This bill would repeal or limit subsidies for the energy extraction industry that come in the form of reduced or eliminated royalties, tax incentives, limitations on liability for accidents, and loans for projects using fossil fuels.
The ability of the Secretary of the Interior to reduce or eliminate royalty payments for oil and natural gas leases in the Outer Continental Shelf would be repealed. Minimum royalty payments under the Mineral Leasing Act would be increased for coal, oil and natural gas leases. If a company overpays its royalties to the federal government, it would no longer be able to receive interest on the overpaid portion.
The Internal Revenue Code would be amended to limit or repeal provisions allowing tax incentives for investment in fossil fuels and increase the Oil Spill Liability Trust Fund financing rate. It would also impose a 13 percent tax on the removal price of any taxable crude oil or natural gas from the Outer Continental Shelf in the Gulf of Mexico.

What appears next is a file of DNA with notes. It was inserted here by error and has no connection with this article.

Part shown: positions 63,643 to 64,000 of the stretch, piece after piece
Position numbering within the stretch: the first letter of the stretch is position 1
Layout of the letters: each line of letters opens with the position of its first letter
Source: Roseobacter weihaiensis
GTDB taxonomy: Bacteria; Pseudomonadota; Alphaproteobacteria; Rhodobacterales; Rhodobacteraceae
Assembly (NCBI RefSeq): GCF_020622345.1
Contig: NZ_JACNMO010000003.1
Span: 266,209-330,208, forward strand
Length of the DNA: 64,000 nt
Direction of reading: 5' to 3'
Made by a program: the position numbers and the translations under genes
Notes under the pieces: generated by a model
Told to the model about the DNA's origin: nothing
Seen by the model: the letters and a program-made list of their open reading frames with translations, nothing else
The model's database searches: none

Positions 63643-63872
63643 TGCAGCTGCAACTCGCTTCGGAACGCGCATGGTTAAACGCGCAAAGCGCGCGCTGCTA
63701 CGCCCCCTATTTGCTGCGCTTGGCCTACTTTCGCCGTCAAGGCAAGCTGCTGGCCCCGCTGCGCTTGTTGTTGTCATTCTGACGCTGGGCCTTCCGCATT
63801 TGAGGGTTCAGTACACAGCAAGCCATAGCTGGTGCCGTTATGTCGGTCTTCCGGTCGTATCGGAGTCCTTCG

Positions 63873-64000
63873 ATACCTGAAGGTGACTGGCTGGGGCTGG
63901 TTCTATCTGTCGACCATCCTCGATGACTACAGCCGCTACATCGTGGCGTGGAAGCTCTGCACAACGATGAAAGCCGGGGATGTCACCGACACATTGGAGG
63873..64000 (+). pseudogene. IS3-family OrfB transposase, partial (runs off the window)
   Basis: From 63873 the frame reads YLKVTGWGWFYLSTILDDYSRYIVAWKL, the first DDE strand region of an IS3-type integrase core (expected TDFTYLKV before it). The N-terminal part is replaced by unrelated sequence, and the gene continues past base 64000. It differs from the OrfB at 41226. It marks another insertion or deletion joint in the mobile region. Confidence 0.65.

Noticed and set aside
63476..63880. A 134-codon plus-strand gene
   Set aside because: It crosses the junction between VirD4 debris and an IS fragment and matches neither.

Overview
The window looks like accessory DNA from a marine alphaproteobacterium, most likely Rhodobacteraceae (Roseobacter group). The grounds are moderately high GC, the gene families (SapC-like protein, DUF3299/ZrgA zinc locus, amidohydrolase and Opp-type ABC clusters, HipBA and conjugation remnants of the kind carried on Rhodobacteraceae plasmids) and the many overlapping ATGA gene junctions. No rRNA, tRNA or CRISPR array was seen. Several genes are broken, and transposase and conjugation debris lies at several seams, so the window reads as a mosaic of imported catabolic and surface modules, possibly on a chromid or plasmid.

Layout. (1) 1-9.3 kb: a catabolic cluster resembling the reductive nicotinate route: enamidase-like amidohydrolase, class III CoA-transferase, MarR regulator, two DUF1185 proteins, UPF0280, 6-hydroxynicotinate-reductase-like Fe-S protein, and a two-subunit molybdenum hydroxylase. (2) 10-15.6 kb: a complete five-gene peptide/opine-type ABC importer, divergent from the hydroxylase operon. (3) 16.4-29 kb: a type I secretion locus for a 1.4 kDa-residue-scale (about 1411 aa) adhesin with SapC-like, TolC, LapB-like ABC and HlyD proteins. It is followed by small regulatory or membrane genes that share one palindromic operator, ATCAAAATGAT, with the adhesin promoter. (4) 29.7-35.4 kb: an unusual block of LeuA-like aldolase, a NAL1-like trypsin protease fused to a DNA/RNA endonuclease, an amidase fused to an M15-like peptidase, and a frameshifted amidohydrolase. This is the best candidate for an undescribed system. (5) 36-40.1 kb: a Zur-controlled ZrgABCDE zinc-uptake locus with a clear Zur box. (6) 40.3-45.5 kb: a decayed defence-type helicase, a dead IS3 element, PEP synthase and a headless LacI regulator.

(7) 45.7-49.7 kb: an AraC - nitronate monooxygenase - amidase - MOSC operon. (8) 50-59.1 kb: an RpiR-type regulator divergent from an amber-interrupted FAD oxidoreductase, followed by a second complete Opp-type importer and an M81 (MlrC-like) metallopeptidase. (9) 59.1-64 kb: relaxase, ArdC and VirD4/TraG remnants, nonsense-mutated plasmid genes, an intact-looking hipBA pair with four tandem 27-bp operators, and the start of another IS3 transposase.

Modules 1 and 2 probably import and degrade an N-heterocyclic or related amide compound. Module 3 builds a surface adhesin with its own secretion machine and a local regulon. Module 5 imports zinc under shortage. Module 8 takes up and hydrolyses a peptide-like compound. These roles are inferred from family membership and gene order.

All unobligated balances made to the World Bank, the Export-Import Bank, the Advanced Research Projects Agency in the Department of Defense, the Overseas Private Investment Corporation would be rescinded for projects supporting fossil fuel power plants. Such a project could still continue to receive funds, but only if the project is in a Least Developed Country where no economically feasible alternative exists, and it uses the most efficient energy source available.
The Department of Transportation could not award a grant or other direct assistance to a rail or port project that transports fossil fuel. The Department of Agriculture would be prohibited from making loans under the Rural Electrification Act of 1936 to projects that will use fossil fuel.
The corporate income tax exemption for publicly traded partnerships with qualifying income and gains from activities relating to fossil fuels would be repealed. Accelerated depreciation for property that is receiving a subsidy for fossil fuel production would be eliminated.